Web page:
Wednesday, April 23, 2008
Each did what they had to.
Clinton needed a win, Obama needed to keep it under 10 and whittled the difference between them to 8 percent. Which means the dynamic of the race remains unchanged and the Illinois senator's lead in delegates would appear insurmountable.
Obama's strategy is now numerical and defensive, rooted in an unlikely 10-straight run of electoral contests in February. The fatal Clinton mistake, for the New York senator's stature as a national figure grows even if the daily coverage is more negative and sniper-like. She is of course, subject to a law of diminishing returns in attacking the party's likely nominee.
Therein the Obama camp's consternation. That rather than question why he can't "close the deal" Senator Clinton would accept that it happened already. The challenge is to win the most primaries, not the biggest ones.
Even were she disinclined to, Clinton must soldier on now. "Hillary" supporters are reveling in the campaign's epochal projection. From a feminist perspective, every day on the campaign trail goes where woman has not before, becomes another page in a history being written.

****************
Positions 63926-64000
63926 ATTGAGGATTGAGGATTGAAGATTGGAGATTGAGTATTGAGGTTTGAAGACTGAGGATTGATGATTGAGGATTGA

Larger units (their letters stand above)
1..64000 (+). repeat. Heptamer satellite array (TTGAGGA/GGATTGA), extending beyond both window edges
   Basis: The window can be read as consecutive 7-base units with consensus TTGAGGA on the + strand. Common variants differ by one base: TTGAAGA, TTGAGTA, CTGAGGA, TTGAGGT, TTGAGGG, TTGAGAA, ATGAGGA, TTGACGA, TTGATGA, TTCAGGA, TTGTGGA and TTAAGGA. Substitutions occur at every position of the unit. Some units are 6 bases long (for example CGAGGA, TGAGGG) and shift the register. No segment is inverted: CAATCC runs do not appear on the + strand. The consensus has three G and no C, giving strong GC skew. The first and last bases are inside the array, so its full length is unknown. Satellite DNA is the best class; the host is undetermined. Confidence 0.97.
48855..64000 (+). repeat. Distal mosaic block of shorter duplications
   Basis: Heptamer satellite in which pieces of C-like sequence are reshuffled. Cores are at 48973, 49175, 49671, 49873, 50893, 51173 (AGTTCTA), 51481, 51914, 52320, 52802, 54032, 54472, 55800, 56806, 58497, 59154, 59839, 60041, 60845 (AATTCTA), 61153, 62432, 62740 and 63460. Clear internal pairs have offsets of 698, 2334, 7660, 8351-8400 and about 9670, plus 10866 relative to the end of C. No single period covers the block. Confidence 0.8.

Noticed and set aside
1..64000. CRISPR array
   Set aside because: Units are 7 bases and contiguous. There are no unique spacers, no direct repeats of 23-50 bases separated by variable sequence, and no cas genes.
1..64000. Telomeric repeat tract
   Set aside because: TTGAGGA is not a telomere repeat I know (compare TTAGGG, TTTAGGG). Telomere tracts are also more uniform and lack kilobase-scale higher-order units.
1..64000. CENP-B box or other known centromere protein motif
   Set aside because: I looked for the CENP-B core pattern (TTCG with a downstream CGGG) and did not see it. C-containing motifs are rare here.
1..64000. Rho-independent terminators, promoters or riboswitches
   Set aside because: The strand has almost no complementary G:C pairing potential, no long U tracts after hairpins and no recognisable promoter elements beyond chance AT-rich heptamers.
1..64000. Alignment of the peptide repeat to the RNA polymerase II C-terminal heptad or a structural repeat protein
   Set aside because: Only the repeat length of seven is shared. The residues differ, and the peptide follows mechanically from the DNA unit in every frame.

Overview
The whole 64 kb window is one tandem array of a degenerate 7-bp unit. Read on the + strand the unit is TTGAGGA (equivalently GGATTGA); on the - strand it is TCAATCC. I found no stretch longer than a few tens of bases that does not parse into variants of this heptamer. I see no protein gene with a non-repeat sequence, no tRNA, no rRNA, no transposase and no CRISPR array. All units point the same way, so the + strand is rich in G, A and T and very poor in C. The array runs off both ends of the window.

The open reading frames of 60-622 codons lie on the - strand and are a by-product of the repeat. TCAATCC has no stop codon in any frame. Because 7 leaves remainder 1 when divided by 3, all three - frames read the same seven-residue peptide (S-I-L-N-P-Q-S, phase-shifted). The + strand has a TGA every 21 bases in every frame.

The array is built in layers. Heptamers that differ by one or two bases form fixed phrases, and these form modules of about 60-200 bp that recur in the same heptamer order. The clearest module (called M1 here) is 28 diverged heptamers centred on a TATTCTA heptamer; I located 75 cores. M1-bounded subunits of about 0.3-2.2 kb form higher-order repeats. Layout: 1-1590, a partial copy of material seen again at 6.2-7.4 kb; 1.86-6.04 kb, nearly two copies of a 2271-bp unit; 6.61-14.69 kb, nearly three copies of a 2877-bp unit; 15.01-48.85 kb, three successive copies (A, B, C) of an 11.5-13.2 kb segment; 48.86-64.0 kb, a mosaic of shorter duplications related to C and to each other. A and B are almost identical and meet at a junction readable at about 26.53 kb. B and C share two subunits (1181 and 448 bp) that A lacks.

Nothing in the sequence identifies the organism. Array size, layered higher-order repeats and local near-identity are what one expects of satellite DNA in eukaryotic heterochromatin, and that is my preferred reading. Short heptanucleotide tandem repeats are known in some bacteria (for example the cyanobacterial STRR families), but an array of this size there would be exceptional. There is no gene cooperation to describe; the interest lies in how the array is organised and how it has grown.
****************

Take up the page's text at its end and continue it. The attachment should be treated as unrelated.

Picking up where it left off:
The celebration is understandable.
Her concerns about Obama's ability to woo her demographic is mirrored in Clinton's total collapse among blacks, youth, and educated Democrats - who in spite of their demonization - have proven quite a capable political class this primary season.
The "L.A. Times" noted that in Pennsylvania, Obama made gains with groups purportedly immune to a discourse of hope. Four percent better with whites (38 percent) than in Ohio, 11 percent better with voters over sixty-five (37 percent), and 5 points better with white men (44 percent) than he did in Ohio.
So Obama, slowed, continues to move in the right direction and if he can't shake Clinton, she can't seem to break, so much as shrink him.